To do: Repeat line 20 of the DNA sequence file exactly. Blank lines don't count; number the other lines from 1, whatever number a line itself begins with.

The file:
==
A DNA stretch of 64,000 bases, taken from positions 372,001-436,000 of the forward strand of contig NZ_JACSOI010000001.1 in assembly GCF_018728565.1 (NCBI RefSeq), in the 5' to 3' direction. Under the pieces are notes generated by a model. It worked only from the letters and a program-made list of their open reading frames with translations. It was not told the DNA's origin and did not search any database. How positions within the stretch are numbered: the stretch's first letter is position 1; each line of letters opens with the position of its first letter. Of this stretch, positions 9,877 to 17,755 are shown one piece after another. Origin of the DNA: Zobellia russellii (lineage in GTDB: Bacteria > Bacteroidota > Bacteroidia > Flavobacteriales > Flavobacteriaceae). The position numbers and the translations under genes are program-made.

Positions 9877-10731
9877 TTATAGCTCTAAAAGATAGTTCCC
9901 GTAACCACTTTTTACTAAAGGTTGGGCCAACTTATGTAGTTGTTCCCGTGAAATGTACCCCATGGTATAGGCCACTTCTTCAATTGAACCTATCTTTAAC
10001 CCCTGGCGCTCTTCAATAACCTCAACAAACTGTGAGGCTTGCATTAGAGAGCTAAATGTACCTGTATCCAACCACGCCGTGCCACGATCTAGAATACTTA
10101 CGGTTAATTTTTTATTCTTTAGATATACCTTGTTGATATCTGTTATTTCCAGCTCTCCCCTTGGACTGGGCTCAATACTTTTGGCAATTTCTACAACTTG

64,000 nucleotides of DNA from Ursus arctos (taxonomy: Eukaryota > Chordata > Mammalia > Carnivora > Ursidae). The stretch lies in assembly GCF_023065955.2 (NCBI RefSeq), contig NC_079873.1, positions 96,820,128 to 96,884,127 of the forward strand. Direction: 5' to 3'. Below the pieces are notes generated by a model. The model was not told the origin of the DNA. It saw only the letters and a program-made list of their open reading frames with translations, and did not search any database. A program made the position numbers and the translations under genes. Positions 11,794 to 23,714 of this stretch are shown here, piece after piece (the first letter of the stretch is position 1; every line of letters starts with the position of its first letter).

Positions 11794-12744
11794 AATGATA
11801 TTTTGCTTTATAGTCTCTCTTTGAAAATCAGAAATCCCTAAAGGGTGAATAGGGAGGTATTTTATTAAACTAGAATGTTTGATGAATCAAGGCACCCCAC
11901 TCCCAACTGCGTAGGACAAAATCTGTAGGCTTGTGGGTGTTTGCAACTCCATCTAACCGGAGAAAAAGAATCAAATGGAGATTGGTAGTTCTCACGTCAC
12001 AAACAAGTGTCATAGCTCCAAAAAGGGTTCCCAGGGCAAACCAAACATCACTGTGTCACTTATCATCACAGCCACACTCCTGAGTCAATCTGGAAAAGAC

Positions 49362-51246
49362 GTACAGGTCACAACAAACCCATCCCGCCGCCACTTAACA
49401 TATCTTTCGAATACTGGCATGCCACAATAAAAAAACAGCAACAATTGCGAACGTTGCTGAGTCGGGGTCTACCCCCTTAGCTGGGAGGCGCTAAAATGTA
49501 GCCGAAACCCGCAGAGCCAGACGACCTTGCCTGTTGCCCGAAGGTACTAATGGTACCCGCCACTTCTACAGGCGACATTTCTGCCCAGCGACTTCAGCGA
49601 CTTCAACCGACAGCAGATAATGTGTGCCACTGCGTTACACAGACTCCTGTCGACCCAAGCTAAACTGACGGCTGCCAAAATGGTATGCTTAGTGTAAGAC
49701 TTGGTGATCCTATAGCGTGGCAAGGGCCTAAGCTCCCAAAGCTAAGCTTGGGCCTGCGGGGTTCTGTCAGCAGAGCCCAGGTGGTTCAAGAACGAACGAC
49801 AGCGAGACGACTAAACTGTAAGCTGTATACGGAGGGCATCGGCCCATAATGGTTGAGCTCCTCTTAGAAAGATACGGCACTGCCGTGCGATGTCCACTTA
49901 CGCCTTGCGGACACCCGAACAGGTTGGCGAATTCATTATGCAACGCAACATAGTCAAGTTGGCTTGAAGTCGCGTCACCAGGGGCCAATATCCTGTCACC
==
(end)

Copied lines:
49901 CGCCTTGCGGACACCCGAACAGGTTGGCGAATTCATTATGCAACGCAACATAGTCAAGTTGGCTTGAAGTCGCGTCACCAGGGGCCAATATCCTGTCACC